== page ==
“But the center,” said Czernobog. “The center is worst. Is like a minefield. We all tread too carefully there to dare break the truce.”
THIS IS PRETTY MUCH GIBBERISH TO ME. Why? Why is it like this? Oh god IT’S GOING TO BE A DISASTER, ISN’T IT?
I don’t know that it’s a disaster, but it’s fucking awkward. The old gods and Shadow are forced to spend hours with the new gods who killed Wednesday and want all of them exterminated. We meet a new god, Media:
She was perfectly made-up, perfectly coiffed. She reminded him of every newscaster he’d ever seen on morning television sitting in a studio that didn’t really resemble a living room, smiling at the good morning crowd.
I’m so totally onboard with this idea that everyday things we’ve come to “worship” can have gods as well; I also like that the gods we meet all have elements of their belief tied in with their actual personality. The god of Internet is whiny and entitled and REALLY, ISN’T THAT JUST PERFECT. Oh, god of Internet, your accuracy is stunning.
What’s striking about this whole meeting in “the center” is that Gaiman positions it all so that it flows through Shadow. More than ever before, we are aware of how ridiculous this is for him, especially after the death of Wednesday. I think that explains why he’s so harsh with Town when he finally meets him, making that offhand comment about Wood’s widow. He’s fed up. He is more aware than ever that he’s a pawn to these people. To be fair, I think that some of the older gods he has met don’t feel this casually about him, and that helps Shadow to at least feel he’s on the right side throughout all of this.
It’s also clear from Shadow’s dream just how much he misses having Wednesday around, even if the man was evasive or irritating. I know that there is a greater point to the dream; it sets up the vigil at the end. But Wednesday is in Shadow’s thoughts. How could he not be, after all that had happened between the two of them? Yet I can’t ignore that the dream also imparts an important message on Shadow: “gestures mean everything.”
I’ll come back to that in a moment; I think it’s crucial to understanding why Shadow agrees to the vigil. It’s in his mind as he wakes up and has “dinner” with the gods: lukewarm McDonald’s. EW NO. But think about the dream he has where “gestures mean everything,” where Shadow sees creatures and humans hung to death for Odin, and contrast that with the god of Internet’s unbelievably whiny persona. If gestures mean everything, then this kid’s gestures show that he is a total asshole. And even if the moment is brief, I feel like Shadow finally breaks out of frustration over this whole thing.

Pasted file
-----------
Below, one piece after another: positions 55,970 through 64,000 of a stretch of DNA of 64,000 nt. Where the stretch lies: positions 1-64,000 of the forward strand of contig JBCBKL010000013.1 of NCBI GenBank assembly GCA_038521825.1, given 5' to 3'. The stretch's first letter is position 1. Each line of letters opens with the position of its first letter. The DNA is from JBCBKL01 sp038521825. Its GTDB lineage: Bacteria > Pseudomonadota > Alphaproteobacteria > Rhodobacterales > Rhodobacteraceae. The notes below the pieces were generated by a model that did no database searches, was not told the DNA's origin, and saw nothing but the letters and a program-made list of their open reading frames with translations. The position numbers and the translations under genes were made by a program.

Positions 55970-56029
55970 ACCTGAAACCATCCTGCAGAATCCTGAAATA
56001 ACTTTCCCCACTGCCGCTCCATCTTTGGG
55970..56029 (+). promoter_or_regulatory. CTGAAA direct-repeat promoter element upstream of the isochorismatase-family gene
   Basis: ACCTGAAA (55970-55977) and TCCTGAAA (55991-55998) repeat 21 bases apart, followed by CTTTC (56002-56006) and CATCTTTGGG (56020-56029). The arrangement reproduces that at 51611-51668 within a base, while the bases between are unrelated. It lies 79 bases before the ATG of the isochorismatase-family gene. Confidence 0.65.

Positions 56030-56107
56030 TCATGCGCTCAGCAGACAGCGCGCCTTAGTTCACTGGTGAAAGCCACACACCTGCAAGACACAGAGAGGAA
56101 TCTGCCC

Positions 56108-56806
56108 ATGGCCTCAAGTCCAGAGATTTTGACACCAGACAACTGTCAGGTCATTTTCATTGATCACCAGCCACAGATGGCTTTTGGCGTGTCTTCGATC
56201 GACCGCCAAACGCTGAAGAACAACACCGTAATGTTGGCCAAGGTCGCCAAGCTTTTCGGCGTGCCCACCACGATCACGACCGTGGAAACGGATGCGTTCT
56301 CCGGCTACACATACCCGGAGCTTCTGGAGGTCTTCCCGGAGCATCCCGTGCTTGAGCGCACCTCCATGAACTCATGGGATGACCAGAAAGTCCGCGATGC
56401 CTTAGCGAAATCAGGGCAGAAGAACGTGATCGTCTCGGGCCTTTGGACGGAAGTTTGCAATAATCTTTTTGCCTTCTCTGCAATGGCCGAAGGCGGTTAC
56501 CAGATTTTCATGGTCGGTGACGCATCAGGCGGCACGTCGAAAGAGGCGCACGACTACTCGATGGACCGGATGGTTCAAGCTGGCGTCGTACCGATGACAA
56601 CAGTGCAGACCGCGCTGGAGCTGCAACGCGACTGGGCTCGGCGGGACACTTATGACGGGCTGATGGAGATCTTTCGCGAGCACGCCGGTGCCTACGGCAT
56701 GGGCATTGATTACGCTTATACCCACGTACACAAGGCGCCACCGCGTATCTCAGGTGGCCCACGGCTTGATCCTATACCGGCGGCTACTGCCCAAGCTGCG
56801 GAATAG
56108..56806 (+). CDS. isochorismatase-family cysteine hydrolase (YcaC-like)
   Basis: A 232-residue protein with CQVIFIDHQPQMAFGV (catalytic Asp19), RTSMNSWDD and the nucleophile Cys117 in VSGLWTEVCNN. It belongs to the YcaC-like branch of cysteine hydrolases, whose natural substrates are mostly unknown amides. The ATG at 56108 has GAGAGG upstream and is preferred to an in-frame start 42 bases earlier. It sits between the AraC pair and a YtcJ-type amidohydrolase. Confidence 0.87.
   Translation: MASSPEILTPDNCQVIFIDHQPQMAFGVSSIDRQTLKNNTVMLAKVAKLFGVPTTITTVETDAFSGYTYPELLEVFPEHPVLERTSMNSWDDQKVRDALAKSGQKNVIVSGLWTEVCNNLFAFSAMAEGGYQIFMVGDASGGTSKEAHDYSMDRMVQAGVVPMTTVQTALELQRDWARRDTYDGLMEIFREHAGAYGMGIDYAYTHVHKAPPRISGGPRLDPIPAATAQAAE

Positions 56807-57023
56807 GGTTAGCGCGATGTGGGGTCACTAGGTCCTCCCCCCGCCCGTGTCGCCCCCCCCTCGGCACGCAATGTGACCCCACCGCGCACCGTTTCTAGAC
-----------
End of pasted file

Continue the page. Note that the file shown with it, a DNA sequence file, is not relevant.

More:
Shadow realized he wanted to hit the kid. He’d wanted to hit him since the kid had his goons hurt him in the limo, after Laura’s funeral. He knew it was not a wise thing to be thinking, not here, not now. “Can’t we just take Wednesday’s body and get out of here?” he asked.
“Midnight,” said Mr. Nancy and the fat kid, at the same time.
“These things must be done according to the rules,” said Czernobog. “All things have rules.”
“Yeah,” said Shadow. “But nobody tells me what they are. You keep talking about the goddamn rules, I don’t even know what game you people are playing.”
THANK YOU. I do find it a tad suspect that these characters are all so reluctant to just explain to Shadow what the fuck is going on, instead of shrouding it all in so much secrecy. Look, the guy just saw Odin murdered via a live television feed that was stolen by a bunch of living gods. I think he is willing to believe whatever else you tell him! Though, yes, I don’t think they doubt his capacity to believe them, so what other reason after all of this, do they have to constantly keep him in the dark?